ANSI/VITA 48.8 ratification opens gates for new embedded cooling and RF and microwave cooling
OWEGO, N.Y. – Two U.S. standards organizations have ratified an open-systems specification for advanced air-flow-through cooling in high-performance embedded computing and RF and microwave applications, and avionics engineers at Lockheed Martin Corp. are finding this new standard to be just what the designer ordered.
The VITA open-standards trade association in Oklahoma City, as well as the American National Standards Institute (ANSI) in Washington, earlier this month ratified the ANSI/VITA 48.8 mechanical standard for electronic VPX plug-in modules using air-flow-through cooling.
This specification describes an approved approach to designing with air-flow-through-cooled plug-in modules using 3U and 6U VPX circuit cards while retaining the VPX connector layout. It helps reduce weight and cost for high-density, high-power electronic systems by eliminating wedgelocks and ejector handles.
ANSI/VITA 48.8 subsystems permit air inlets at both card edges, as well as on the top circuit card edge opposite the VPX connectors. It also can promote use of polymer or composite materials to reduce chassis size and weight.
The ANSI/VITA 48.8 design approach enabled avionics engineers at the Lockheed Martin Corp. Rotary and Mission Systems segment in Owego, N.Y., to reduce the size and bulk of the avionics computer aboard the Lockheed Martin Sikorsky S-97 experimental high-speed helicopter.
"We have the S-97 helicopter, and we've had a processor on that platform since 2015 that has used this technology for a 40 percent decrease in weight" over more conventionally cooled VPX chassis, says David Vos, technology fellow at Lockheed Martin Rotary and Mission Systems.
Sponsoring the VITA 48.8 working group, which crafted the standard and saw it through ratification, were Lockheed Martin, the Curtiss-Wright Corp. Defense Solutions Division in Ashburn, Va., and Abaco Systems in Huntsville, Ala.
The ANSI/VITA 48.8 design approach improves the efficiency of the thermal path to cool high-performance processors, field-programmable gate arrays (FPGAs), general-purpose graphics processing units (GPGPUs), and other hot components, Vos explains.
"It shortens that thermal path and gives us a lower temperature rise," Vos says. "It also focuses the thermal requirements on the module frame itself rather than on the chassis."
More conventional conduction-cooling approaches remove heat along a path from the hot components, through the circuit card, through the card wedge locks, through the chassis walls, and out to ambient air. Air-flow-through cooling, on the other hand, uses a heat exchanger integrated into the structural frame of each circuit card.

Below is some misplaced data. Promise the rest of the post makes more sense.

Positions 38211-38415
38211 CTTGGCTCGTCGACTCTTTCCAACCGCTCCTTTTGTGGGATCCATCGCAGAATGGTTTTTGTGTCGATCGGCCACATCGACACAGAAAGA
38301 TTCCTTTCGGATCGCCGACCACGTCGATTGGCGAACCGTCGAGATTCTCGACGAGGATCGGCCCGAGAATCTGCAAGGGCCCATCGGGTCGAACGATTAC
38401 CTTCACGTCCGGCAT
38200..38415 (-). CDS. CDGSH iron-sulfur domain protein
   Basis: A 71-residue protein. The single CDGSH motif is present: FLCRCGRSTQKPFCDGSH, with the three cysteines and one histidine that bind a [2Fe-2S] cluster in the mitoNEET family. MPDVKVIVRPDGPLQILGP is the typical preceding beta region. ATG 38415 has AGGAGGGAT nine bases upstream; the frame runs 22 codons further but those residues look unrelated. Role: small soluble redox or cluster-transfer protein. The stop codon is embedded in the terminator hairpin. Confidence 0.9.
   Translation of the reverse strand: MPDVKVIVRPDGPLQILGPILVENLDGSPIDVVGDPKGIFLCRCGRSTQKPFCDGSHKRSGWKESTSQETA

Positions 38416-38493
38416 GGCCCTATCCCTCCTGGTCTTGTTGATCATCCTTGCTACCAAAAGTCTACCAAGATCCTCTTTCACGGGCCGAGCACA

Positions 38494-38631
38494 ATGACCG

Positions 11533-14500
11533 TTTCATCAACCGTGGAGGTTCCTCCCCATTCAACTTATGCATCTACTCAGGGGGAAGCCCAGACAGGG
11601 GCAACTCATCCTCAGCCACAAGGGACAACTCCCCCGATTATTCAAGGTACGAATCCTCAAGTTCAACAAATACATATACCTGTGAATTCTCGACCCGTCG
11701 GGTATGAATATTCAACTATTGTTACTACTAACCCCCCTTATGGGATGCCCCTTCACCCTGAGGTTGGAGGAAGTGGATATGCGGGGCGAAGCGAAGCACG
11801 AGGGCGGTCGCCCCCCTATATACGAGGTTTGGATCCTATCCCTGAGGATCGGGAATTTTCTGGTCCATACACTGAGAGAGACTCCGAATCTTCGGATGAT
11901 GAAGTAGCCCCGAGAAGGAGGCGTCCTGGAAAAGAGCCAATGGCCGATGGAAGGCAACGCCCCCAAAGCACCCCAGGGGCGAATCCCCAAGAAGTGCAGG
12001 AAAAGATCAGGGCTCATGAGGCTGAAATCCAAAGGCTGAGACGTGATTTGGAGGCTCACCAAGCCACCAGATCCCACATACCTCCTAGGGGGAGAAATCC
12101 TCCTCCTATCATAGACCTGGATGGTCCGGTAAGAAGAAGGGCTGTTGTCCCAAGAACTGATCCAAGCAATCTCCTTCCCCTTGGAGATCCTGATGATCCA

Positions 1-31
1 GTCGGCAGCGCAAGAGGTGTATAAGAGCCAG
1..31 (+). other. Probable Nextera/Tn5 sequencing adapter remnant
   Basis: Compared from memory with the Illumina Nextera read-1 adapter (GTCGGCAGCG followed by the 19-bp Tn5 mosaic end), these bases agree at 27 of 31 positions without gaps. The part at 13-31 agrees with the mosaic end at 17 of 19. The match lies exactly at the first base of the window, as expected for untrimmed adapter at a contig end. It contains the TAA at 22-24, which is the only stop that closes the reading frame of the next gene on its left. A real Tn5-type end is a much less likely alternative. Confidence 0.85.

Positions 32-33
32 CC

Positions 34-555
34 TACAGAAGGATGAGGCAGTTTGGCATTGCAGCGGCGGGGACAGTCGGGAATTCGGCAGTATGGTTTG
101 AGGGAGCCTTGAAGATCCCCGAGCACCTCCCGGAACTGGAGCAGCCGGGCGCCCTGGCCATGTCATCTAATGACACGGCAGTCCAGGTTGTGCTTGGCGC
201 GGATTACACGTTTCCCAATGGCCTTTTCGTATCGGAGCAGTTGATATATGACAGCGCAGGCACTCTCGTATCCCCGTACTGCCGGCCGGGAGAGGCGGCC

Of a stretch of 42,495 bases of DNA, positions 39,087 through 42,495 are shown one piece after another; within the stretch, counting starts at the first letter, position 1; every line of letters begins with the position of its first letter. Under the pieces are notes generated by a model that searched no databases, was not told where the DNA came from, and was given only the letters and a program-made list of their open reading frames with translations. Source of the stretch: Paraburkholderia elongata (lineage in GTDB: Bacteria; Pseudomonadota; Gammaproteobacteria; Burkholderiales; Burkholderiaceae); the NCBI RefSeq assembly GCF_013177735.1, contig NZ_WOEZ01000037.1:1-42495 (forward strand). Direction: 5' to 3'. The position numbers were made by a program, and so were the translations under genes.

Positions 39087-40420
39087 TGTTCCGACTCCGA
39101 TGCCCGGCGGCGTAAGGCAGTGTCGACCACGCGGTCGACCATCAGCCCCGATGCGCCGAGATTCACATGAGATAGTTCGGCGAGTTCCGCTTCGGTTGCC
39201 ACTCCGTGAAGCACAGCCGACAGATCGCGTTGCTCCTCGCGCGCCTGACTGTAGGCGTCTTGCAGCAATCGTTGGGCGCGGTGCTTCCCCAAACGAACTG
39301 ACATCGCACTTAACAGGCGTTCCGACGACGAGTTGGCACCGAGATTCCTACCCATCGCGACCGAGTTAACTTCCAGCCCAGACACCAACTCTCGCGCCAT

With ANSI/VITA 48.8 "we can use as many as three sides of the module for air-flow-through cooling," Vos says. "Air flow can go in the top of the chassis, and out the sides. We can remove heat from left to right, and from right to left."
Specifications for ANSI/VITA 48.8 use gasketing to prevent particulate contamination from the moving air, Vos says. One design tradeoff, however, is circuit card size, when compared with more conventional conduction-cooled approaches.
"For the air-flow-through heat exchanger to fit onto the cards, the pitch is slightly larger," Vos says. "We need a little more volume at the module level, but the chassis does not have to grow substantially."
An added benefit of ANSI/VITA 48.8 is its ability to replace or augment existing liquid-flow-through thermal-management approaches to reduce size, weight, and system complexity. "We could backfit and modify systems deployed with liquid cooling with air-flow-through cooling," Vos says.
In addition, air-flow-through cooling can be appropriate for systems like manned and unmanned fixed-wing aircraft and helicopters where liquid cooling is not an option. The new approach also enables designers to use hybrid chassis that integrate conduction cooling and air-flow-through cooling, he says.
Depending on the application, ANSI/VITA 48.8 also has the potential to replace liquid-flow-through cooling. "It will allow you to bring much more computing power for significantly lower SWaP-C [size, weight, power, and cost]," says Ivan Straznicky, technical fellow at Curtiss-Wright Defense Solutions in Ottawa. "It also has the potential to translate weight savings into increased platform endurance."
Lockheed Martin's Vos says the Sikorsky S-97 helicopter is the only specific aircraft he can name that uses ANSI/VITA 48.8 thermal-management technology, but says that additional fixed-wing aircraft and helicopters either use this technology today or will use it in the future.
Curtiss-Wright's Straznicky says formal ratification of ANSI/VITA 48.8 has the potential to jump-start demand for this technology. "The interfaces are locked down, so designers can order modules from a variety of vendors, and they all will plug and play. they are not subject to change, so engineers can feel free to design with it."
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